Here is a short “lessons learned” blog post about a thing which: a) seems not have an updated blog post, stack overflow etc, b) wasted a day of my life and c) turned to be quite trivial once I figured out how to do it.
Basically, as Scott Hanselman blogged about a long time ago you might have users distributed around the globe in which case you would like them to use resources which are close to them and improve their perf. Or another use case is that auto-scale up/out capabilities of the single App Service are not enough and you would like to use multiple app services supporting your website.
Well if this sounds interesting, I have good news – like many other things with Azure this one turns out to be quite simple so let me show you how to set up SSL balancing with custom names using Azure Trafic manager.
Step 1 – create app services which will distribute the load
For the purpose of this blog post, I will create two app service: one in US and one in Europe data center with the idea that all of the users who are in US will be hitting the US app service and all the other users will use the EU app service.
There are many other use cases other than the typical geo distribution one like for example auto scale-out capabilities of a single app service are not sufficient, getting phased rollouts without using the slots, a/b tests, complying with the data sovereignty mandates etc…
Step 2 – create azure traffic manager endpoint
We need a single URL address which will then route traffic to the app services and one way to achieve that in Azure is by using the Azure Traffic Manager.
Hit that little plus, search for Traffic and – voila!
Two important things on this screen:
- name – defines the unique public URL which will be called by service consumers and which will then go to individual app services
- routing method – there are 4 different ways how the app service routing can be driven where the most commonly used is the performance one but just for the kicks, I am going to use in my post Geographic one.
Now open traffic manager endpoint and do yourself a favor, open configuration and enable https only traffic
Step 3 – map the app services to the traffic manager
We need to inform traffic manager where it can redirect the traffic – go to the Endpoints/Add
And there define what app service should be used by which geographical area.
As we said for this example US service will handle North America traffic and EU service the rest of the world.
This definition is specific to Geographic routing and it can be specified to smaller geographic areas – for example, you can have app service for the state of New York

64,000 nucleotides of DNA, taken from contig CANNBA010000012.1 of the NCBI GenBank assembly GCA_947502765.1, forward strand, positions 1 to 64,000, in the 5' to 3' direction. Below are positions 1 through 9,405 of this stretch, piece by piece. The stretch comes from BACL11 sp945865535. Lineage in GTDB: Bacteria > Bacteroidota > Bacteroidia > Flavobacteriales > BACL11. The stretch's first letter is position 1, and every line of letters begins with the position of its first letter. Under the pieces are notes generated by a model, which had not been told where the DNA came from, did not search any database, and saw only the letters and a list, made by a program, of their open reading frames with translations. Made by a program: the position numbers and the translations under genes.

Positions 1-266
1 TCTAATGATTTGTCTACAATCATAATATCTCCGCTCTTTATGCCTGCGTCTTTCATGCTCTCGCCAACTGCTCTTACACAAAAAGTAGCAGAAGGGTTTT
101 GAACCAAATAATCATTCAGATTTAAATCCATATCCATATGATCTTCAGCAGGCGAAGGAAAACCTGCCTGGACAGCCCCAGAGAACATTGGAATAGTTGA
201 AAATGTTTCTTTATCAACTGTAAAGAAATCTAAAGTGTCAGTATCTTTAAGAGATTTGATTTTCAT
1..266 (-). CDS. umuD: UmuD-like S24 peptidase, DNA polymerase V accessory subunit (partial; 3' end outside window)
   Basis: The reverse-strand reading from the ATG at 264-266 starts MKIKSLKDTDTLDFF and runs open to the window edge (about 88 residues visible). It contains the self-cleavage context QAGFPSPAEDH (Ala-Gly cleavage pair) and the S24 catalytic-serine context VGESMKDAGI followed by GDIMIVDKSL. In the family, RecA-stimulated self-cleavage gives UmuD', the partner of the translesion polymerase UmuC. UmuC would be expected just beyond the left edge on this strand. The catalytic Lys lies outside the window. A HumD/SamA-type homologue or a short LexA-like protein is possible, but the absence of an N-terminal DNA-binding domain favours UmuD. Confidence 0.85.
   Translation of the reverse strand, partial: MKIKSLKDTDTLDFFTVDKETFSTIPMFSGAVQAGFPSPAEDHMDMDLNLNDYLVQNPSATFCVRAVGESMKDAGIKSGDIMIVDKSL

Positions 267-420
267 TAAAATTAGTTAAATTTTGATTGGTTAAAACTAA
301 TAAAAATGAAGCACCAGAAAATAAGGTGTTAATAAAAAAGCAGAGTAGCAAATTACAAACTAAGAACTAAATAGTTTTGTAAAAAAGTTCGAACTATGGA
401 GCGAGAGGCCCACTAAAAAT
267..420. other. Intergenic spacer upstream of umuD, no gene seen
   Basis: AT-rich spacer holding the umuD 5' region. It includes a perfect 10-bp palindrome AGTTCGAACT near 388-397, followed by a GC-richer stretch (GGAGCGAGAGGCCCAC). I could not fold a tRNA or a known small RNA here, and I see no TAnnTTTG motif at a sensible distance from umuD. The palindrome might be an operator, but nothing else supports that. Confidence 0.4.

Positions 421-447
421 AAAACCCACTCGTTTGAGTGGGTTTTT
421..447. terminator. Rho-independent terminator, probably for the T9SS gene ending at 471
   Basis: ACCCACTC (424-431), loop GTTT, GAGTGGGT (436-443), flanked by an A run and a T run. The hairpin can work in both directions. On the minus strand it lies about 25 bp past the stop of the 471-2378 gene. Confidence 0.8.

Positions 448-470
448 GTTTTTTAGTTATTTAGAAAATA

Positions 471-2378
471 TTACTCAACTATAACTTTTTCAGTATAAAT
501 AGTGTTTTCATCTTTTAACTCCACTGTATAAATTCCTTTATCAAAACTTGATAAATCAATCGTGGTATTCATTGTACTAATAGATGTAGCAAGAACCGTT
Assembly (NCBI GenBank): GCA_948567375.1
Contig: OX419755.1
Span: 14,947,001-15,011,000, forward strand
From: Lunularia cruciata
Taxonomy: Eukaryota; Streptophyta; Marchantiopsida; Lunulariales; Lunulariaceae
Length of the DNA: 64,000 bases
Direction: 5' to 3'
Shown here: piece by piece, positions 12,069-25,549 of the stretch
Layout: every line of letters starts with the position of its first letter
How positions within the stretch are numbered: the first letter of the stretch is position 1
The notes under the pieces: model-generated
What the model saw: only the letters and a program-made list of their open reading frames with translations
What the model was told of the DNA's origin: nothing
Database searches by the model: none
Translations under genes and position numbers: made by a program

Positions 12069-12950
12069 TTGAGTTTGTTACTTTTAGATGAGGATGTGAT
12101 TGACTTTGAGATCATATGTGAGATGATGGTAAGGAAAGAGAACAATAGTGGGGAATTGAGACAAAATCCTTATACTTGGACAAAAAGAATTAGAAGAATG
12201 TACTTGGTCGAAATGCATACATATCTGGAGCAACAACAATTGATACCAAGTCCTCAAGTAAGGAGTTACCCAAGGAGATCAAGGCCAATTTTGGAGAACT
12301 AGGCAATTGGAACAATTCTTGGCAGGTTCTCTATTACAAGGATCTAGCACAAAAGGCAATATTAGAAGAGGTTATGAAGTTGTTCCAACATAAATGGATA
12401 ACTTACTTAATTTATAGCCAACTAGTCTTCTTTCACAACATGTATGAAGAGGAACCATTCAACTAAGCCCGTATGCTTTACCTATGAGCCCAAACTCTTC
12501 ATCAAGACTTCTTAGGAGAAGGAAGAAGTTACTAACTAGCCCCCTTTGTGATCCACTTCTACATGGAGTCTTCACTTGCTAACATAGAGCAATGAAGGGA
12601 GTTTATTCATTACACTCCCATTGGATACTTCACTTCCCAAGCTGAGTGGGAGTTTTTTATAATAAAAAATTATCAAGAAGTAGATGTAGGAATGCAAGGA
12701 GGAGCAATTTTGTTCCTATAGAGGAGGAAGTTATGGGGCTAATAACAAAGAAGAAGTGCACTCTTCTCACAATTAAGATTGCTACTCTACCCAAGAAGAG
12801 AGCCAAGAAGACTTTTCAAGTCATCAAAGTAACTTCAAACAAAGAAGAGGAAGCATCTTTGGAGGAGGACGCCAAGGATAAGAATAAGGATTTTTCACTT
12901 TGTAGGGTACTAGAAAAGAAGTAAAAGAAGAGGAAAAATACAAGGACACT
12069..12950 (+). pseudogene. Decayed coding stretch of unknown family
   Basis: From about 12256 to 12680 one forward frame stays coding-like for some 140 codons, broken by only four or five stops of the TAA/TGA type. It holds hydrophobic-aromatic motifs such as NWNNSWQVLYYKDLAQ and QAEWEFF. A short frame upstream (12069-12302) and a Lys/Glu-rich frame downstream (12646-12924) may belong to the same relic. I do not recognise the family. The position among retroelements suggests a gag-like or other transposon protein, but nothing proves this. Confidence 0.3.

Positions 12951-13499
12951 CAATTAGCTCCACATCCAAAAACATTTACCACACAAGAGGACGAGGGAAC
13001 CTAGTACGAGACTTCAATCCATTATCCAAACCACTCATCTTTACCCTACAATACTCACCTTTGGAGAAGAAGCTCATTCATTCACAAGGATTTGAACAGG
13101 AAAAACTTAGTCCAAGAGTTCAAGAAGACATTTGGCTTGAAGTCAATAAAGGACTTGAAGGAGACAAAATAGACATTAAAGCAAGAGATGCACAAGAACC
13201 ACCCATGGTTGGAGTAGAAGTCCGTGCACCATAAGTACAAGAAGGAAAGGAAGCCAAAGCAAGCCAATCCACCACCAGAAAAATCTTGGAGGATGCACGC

Now quickly the other app service which should take all the traffic which is not from North America
And that’s it – if you would hit the traffic manager endpoint from different parts of the world you would see that different app services are handling the traffic
Is that it?
Well on most of the blogs this will be sufficient but as I always take care of both of my blog subscribers I will explain here how to take the things explained so far and elevate them to something really usefull in real world 🙂
Step 4 – Define CNAME mapping for the traffic manager
While you can use the url with its trafficmanager.net domain for demos, it is totally lame to use it in production for your product so we are going to define a CNAME mapping which will allow us to access it through our domain.
Here is how that setting looks like with my DNS provider
So everyone hitting blog-api.papiri.rs will be hitting the papiri-tm.trafficmanager.net which will then route traffic to the app services.
Step 5 – magic (define custom names for all of the app services)
In this step, we are going open all of the app services which are mapped to traffic manager and set their custom names to the same one mapped through DNS in step #5
The fact this works is magical as there were no DNS mapping defined for the app service itself but the validation passes. This works due to the fact that traffic manager is not a real load balancer but more of another DNS entry so the DNS mappings defined for the manager are valid also for the app services mapped to it!
Step 6 – add SSL bindings to the app service
We then go through each one of the app services and upload SSL certificate (Scott Hanselman recently blogged on how to get a free SSL cert for your site)
Once the SSL certificate is uploaded to the app service, we can define app service SSL binding
Step 7 – a final test that everything works fine
If you did all the steps, you should be done and you can hit your custom domain using https and verify the app service balancing of your custom domain using the www.whatsmydns.net
That’s it folks!